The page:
Application Release Automation: Why the QA Pro Should Care | TechWell

Application Release Automation: Why the QA Pro Should Care

Magnifying glass on automation

Testing is right smack in the middle of the DevOps conversation. As most QA professionals have noticed lately, continuous testing and test automation are critical pieces of the continuous delivery pipeline. What most QA pros also understand is that the speed of testing depends on a consistent software release process that can provide the critical information needed when reporting issues.

QA pros will benefit from a new set of DevOps tooling called application release automation (ARA). These tools focus on the modeling and deployment of software releases and their associated configurations, supporting continuous release deployment. ARA allows the QA pro to clearly see the changes moving into and out of the testing environments, providing visibility into what was deployed and updated.

Common to most continuous delivery pipelines is the process of installing updates to the testing environment, or at least to a subset of servers defined for executing the test process prior to opening up those servers for end-users. While test automation can speed up the actual execution of the test, the deploy and install process can be riddled with hidden updates, inconsistencies, and no solid reporting to quickly determine what version of an artifact may be the cause of the issue.

When you are trying to go fast, you need some guardrails that will allow you to quickly determine a deployment issue, even before you bother running those automated test. After all, if the deployment is bad, testing will fail.

According to some, continuous build means that you should be able to fix a build within ten minutes in order to get the CI/CD workflow back up quickly. Continuous deployment is the same. In order to drive that continuous delivery pipeline, both the software compile and the software deployment must be transparent and understood by all teams.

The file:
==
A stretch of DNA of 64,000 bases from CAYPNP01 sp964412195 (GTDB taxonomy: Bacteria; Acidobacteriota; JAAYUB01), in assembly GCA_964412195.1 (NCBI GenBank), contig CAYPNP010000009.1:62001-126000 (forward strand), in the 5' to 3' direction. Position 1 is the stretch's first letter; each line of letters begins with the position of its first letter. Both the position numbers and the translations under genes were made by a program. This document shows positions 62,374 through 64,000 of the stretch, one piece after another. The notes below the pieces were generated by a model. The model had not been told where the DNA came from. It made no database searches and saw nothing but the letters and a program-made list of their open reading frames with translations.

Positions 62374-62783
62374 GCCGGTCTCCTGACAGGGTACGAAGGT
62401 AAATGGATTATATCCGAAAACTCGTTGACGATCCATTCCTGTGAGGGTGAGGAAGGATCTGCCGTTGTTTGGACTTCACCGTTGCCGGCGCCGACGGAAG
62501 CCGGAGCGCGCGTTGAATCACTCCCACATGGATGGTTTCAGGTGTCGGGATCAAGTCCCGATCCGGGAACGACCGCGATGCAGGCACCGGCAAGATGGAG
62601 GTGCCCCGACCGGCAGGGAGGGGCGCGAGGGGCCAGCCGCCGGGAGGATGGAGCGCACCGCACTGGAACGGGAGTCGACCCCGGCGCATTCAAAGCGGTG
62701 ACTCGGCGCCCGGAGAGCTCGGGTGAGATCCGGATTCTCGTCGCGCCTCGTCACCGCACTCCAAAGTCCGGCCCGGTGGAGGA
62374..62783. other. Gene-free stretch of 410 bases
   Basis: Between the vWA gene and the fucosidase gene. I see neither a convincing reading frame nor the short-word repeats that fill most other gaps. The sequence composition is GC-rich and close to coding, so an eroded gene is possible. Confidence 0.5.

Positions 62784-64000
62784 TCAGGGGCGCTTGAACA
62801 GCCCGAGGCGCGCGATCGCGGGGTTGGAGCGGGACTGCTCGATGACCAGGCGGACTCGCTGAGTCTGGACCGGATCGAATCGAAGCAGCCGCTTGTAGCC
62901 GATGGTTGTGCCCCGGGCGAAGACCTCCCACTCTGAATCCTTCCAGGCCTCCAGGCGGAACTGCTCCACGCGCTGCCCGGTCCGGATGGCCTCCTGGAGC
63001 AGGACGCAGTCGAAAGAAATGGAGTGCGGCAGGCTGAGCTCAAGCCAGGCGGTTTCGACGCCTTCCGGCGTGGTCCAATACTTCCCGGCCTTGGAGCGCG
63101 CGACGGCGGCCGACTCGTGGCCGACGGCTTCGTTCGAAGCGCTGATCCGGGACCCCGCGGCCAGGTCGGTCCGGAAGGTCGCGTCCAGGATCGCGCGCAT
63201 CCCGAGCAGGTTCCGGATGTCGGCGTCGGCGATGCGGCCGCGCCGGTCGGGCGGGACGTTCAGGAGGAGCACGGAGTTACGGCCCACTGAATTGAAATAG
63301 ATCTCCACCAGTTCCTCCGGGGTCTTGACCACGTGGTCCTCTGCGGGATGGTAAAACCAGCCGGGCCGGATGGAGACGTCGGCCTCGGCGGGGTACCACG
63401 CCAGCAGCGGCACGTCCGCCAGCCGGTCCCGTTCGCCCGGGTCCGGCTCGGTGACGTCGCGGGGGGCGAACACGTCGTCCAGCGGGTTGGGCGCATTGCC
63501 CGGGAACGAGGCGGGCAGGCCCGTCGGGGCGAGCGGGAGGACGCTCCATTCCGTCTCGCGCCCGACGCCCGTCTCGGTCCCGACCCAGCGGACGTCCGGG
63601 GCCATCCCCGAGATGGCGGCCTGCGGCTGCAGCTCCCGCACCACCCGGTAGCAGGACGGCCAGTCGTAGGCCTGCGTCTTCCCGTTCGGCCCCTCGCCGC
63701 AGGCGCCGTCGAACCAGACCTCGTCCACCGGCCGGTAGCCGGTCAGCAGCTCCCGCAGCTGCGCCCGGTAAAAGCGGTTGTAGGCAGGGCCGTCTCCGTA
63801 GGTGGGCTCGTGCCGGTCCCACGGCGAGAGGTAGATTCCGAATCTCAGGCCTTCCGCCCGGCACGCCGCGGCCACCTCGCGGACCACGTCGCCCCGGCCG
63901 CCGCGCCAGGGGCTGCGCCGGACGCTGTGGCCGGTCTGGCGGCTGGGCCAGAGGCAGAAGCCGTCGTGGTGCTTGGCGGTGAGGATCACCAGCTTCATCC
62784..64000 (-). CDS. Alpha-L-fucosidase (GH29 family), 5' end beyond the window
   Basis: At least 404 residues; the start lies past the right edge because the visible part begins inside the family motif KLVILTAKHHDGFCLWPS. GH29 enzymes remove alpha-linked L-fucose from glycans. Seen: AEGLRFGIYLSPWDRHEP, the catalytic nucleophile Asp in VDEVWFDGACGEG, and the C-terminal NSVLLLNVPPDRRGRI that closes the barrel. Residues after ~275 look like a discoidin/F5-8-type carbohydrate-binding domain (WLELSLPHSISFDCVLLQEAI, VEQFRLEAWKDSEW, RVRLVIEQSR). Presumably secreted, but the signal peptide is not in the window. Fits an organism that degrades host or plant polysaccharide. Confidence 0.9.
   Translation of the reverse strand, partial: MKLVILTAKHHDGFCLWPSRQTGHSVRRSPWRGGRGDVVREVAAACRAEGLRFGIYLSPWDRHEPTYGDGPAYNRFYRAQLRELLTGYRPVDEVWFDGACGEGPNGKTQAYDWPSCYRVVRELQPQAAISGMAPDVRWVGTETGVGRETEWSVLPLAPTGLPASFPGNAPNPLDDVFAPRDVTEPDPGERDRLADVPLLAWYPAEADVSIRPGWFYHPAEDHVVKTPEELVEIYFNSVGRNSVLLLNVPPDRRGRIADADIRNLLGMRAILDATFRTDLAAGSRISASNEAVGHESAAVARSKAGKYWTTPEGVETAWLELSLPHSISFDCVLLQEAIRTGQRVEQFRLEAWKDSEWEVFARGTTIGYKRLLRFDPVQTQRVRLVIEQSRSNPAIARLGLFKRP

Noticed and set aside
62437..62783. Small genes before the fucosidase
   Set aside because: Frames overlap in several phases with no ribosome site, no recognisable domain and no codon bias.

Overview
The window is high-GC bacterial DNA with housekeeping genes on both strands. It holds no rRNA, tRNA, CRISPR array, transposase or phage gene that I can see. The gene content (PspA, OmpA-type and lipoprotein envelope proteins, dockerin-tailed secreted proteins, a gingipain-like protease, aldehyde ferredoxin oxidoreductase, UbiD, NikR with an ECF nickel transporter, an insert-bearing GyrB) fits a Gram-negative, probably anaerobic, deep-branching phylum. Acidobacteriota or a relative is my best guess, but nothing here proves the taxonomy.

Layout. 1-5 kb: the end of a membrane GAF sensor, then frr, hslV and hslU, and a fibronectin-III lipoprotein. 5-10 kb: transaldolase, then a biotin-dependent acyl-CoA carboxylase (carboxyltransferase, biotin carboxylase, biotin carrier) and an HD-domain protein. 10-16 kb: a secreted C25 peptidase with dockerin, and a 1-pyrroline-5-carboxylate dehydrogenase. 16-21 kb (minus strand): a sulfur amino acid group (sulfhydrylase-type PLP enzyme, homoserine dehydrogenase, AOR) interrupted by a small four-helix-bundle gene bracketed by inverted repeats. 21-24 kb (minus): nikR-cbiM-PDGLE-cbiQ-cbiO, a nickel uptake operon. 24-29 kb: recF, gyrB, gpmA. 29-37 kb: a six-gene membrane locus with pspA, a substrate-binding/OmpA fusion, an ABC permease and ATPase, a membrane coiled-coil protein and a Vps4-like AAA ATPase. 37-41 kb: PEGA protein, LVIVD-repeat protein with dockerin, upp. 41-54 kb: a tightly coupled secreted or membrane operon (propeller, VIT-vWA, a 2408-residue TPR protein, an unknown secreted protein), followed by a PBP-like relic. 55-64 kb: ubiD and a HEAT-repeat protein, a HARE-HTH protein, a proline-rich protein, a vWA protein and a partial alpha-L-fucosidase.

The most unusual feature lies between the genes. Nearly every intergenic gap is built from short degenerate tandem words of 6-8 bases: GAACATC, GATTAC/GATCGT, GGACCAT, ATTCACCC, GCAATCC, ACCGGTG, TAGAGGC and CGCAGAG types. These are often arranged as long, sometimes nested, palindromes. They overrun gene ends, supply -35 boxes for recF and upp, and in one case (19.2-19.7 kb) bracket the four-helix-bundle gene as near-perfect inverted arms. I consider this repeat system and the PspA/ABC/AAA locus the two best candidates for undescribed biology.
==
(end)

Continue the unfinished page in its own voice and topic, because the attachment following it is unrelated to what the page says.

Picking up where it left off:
ARA solutions are the drivers of continuous deployment. For the QA pro, it means that they have the ability to control their testing environments, understand the changes coming their way, see what updates have been applied, and provide some level of continuous feedback. A solid ARA solution will connect your change request, issue ticket, or user story to a particular release version. QA pros can quickly understand what updates are on their way and determine the level of risk associated to the release.

Ultimately, the QA pro must be the one to push that change forward to production. With an ARA tool, the production release can be simplified by being, in effect, a repeat of the test release. Once you have this level of repeatability and visibility, your job as the mediator between dev and prod becomes much easier, and your continuous testing can really fly.

Tracy Ragan is presenting the session Release Automation: Yes, Testers Should Care at the STAREAST 2018 conference, April 29–May 4 in Orlando, FL.

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